History of Christina Carlile Giles
Written by her grandson, Almon G. Clegg
Christina Carlile Giles daughter of John Carlile and Elizabeth Williamson Carlile was born November 17, 1849 at Greisburg, England. She was the third child of a family of seven, consisting of two boys and five girls. In 1850 before my grandmother was a year old, the family left England and came to America. It was a continual journey until they reached Council Bluffs. They joined with the Saints and stayed there for two years. Later by ox team they came to the Provo Valley. They next went to Palmyra but because of the Indians they stayed only a short while. From there to Spanish Fork they moved, where they helped to build a fort to protect them from the Indians.
In the summer of 1853 the Walker War broke out, with the Ute Chief Walker leading the Indians. After the first attack the small settlements were broken up and they sought refuge in the larger places, leaving their homes and an their belongings to the Indians. Santaquin and Spring City suffered the most, the latter being burned to the ground. A score of Indians and many whites were killed at this time. One day an Indian came to the Carlile home, where he found Grandmother alone. He drew a large knife and aimed it at her throat. Just then a neighbor came in and yelled and the Indian turned to see who it was and grandmother got away. After scolding the neighbor, Mrs. Wells, he left.
In the year 1856 they faced the possibility of starving to death because they had had two years of crop failure on account of the grasshoppers. It took a lot of faith, but the Lord did bless them enough to see the winter through and their lives preserved.
While they were in Spanish Fork, George, the oldest son 11 years old, went swimming on Sunday with the other boys, while his folks were in meeting. He went under the water and though help was summoned they couldn’t find the body for some length of time.
In the spring of 1858 Mr. Carlile left for Heber Valley to plant crops and to prepare for the family to come later. In July of the same year he returned to Spanish Fork for his family. It had been raining very bard and while they were coming through Provo Canyon their provisions were almost ruined, so they lasted only a short while. So Mr. Carlile went back to get more. While making this trip he was kicked in the chest by a horse of which he never fully recovered, and he died in Heber, September, 1858.
Being fatherless, the older children had to help support the family, and the first winter was very hard, and they suffered greatly. Those spending The first winter in Heber were James Davis, William Davidson, Robert Broadhead, Thomas Rasband, John Crook, Jessie Bond, John Jordan, James and John Carlile, Henry Chatwin, Charles N. Carrol, William Giles and John Lee.
On March 1, 1860, Grandmother, Christina Carlile Giles was baptized in Spring Creek. James Lair baptized her and Charles N. Carrel confirmed her. Although she had to walk there with the clothes frozen on her and sit in the house until they thawed out, she said it was the happiest day in her life, to know she was now a member of the true Church. She was 11 years old at this time.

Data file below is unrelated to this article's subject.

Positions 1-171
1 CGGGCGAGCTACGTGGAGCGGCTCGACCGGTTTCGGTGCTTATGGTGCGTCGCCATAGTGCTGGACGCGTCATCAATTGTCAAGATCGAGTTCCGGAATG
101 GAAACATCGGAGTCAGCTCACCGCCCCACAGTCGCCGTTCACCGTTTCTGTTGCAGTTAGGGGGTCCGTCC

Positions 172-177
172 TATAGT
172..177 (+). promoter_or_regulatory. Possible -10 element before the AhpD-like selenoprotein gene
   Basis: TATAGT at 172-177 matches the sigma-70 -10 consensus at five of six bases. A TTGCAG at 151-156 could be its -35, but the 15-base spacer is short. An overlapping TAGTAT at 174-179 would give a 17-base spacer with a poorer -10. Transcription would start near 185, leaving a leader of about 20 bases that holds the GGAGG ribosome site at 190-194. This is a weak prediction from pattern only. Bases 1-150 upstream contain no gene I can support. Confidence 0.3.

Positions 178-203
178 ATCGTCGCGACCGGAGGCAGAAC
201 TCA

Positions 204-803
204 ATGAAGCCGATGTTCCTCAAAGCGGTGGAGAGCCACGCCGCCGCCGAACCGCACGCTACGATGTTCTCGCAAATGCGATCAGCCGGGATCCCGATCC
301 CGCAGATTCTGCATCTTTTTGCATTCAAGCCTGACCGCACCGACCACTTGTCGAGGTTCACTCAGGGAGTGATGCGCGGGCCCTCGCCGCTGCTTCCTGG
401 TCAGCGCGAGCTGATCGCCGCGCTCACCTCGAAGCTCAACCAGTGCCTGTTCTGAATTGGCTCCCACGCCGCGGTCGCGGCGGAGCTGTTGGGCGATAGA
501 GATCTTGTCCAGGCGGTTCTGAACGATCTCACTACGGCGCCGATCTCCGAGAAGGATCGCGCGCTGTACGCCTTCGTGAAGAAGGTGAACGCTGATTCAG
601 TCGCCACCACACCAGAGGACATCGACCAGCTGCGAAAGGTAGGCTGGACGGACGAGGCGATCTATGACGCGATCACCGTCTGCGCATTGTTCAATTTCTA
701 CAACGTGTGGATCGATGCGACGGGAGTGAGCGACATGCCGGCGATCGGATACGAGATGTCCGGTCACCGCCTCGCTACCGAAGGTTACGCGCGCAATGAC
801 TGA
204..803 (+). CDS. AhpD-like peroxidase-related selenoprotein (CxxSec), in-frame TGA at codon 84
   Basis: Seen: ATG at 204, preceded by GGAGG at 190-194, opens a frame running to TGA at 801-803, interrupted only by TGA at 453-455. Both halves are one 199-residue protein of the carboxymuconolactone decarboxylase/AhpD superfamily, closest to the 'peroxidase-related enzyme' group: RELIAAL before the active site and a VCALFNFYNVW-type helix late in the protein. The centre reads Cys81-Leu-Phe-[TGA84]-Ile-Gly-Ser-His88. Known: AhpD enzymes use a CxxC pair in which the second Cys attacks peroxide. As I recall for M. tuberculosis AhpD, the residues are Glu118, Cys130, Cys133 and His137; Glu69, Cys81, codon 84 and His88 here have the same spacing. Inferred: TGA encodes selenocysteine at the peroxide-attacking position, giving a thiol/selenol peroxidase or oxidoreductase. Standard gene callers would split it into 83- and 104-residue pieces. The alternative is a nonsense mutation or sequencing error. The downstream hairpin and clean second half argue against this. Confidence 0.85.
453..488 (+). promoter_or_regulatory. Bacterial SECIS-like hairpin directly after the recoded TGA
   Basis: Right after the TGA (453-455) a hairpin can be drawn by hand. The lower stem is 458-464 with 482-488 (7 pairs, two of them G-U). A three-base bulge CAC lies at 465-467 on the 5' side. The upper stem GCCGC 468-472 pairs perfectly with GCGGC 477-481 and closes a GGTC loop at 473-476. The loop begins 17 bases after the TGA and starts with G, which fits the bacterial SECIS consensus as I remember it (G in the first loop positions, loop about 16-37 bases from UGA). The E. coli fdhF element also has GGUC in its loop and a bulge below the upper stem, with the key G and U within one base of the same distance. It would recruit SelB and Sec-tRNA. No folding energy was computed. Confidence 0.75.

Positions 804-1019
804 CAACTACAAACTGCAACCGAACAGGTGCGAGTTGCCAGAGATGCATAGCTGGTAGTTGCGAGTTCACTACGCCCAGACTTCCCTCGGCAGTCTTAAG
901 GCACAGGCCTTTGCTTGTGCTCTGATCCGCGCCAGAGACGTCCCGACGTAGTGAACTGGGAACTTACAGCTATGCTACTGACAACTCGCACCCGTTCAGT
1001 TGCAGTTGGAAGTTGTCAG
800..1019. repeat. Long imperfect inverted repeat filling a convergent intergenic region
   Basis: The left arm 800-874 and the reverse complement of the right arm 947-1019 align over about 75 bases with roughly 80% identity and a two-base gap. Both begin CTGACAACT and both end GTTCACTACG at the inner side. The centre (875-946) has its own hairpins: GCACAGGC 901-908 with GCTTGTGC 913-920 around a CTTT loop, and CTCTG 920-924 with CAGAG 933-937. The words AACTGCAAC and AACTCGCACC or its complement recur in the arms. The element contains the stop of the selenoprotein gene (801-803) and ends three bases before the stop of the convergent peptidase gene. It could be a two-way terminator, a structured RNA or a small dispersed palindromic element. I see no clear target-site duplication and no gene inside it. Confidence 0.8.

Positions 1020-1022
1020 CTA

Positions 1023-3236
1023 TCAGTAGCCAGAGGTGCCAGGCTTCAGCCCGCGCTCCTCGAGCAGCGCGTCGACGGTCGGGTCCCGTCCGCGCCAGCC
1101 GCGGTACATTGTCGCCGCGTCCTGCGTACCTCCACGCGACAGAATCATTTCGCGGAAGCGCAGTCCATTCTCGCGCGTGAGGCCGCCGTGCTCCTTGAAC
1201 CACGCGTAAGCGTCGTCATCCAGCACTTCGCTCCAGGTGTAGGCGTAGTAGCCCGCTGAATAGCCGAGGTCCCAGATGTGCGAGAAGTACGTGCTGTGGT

next eight years she spent working for others and spinning wool and other
things that they had to do in those days. On
Four years after Christina was married, a goiter appeared on her neck. Everything was done to heal it, but to no avail. For twenty—seven years it grew larger and blacker each day. She had to tie a cloth around it to hold it up, for it got so heavy she had to have support for it. She became very ill, and in her own words she tells of how she was healed from this terrible affliction:
“I had been in bed for two or three days when Patriarch Thomas Hicken was ushered into my room. He said he was out milking and was inspired to come over and administer to me. He met John Duke up town and told him of my illness and he came down for the same purpose. After exchanging greetings he said he could not go to bed without giving me a blessing. The following Sunday Fred Giles came in and I asked him if he would take my name and put it on the prayer list in the Prayer Circle, and he said, ‘That is what I care in for.’ After he left I turned over the best I could and dedicated my neck to the Lord. I fell asleep and dreamed I was on the south side of my house and on my right hand side stood my husband. The goiter had disappeared, leaving no sign of its having been there. I awoke with the impression I had only a short time to live, and again I fell asleep to dream the very same dream.
The following morning my son William came in and I asked him if he would be surprised if the goiter on my neck would go away, and in a tone of conviction he said, “Indeed I would.” I told him it already had begun to disappear. Within a week the goiter was gone with all the swelling and pain. It was by the Power of God that I was healed, and it has been a strengthening matter in my life and also in the lives of many others. “
September 16, 1886, she was chosen second counselor
to Catherine Foreman who was president of the West Ward Relief Society. On
She assisted at the births of 184 children. She has twenty—six grandchildren, twenty—one of whom are living, and seventeen great—grandchildren. Grandmother died December 10, 1942, at the age of ninety—three.
(Written by grandson Almon G. Clegg, January: 1, 1932).
(Scanned from original typed document by Almon H. Clegg 12/2/2002)